illustration of Fortunato standing in motley behind a mostly completed brick wall with a skull superimposed on the wall where his face should be

The Cask of Amontillado

by Edgar Allan Poe

Start Free Trial

The Cask Of Amontillado Setting

What is the setting of "The Cask of Amontillado"?

Expert Answers

An illustration of the letter 'A' in a speech bubbles

The Cask of Amontillado takes place in Italy during Carnevale: a festive time in the country similar to Mardi Gras in the United States. We start there, at night, in the madness, but are then taken back to the home of Montressor, more specifically, into the catacombs/wine cellars below. The setting is described as dark and damp, with niter climbing the walls and a mix of casks of wine and bones littering the area. The men carry flambeaux, creating the idea of darkness with only the small light of fire guiding the way. The Carnevale setting provides irony of a horror story taking place in such a festive and unlikely backdrop.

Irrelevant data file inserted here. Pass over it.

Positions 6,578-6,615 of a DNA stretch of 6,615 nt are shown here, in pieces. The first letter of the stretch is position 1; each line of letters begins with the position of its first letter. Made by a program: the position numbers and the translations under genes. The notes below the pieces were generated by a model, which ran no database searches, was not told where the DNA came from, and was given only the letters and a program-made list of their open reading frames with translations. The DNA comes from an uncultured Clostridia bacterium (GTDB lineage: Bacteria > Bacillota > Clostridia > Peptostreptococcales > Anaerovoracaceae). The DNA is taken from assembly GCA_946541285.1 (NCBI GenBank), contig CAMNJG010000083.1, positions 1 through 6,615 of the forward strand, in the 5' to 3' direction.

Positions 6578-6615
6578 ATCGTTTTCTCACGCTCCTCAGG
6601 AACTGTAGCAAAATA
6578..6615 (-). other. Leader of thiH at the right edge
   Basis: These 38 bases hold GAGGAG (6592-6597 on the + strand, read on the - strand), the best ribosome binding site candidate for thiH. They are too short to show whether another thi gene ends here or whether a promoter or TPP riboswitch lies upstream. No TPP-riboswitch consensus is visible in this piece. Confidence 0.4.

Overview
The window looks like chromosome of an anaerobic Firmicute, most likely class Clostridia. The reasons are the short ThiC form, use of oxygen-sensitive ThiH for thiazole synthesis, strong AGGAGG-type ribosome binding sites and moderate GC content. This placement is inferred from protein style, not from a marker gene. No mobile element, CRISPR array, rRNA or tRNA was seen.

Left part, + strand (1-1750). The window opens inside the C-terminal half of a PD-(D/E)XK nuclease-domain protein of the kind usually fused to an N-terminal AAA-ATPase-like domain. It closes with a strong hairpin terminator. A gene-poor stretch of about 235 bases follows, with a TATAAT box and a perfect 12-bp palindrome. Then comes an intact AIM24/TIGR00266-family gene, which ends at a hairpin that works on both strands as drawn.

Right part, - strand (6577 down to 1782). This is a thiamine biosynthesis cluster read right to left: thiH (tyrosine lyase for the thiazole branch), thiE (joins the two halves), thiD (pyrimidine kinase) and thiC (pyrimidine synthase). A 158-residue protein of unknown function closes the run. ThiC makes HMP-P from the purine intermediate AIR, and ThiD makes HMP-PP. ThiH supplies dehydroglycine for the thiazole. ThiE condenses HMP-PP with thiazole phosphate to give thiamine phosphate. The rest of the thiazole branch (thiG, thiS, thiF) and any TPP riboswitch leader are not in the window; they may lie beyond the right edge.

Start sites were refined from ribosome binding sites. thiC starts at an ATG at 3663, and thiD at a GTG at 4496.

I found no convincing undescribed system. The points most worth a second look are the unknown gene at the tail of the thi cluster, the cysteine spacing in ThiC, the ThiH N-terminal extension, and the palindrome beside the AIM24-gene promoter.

Approved by eNotes Editorial Team
An illustration of the letter 'A' in a speech bubbles

Montresor lives in a palazzo. Fortunato lives in a palazzo. There must be plenty of such enormous buildings, and therefore the locale in question would have to be a large, important city. It would have to be in Italy because palazzo is an Italian word. It would have to be a seaport to explain the arrival of a shipment of Amontillado. Amontillado is only produced in Spain. The cask is described by both Fortunato and Montresor as a "pipe." A pipe contains 126 gallons. This is an enormous barrel. A shipment of such barrels could not have been transported over the mountains between Spain and France and then across France and over the Alps into Italy in wagons drawn by mules. It must have arrived by ship from Barcelona. Venice is the only possible destination, since Venice is full of old palazzi built in its former days of glory, and since Venice is still famous for its annual carnival. Neither Montresor nor Fortunato intends to drink all that Amontillado. They see it as an investment. They can store it indefinitely in oak barrels and it will only improve with age. They can bottle it and sell it off in cases to the British and Austrian millionaires Montresor mentions in the third paragraph of the story.

Henry James writes about an old palazzo in his story "The Aspern Papers."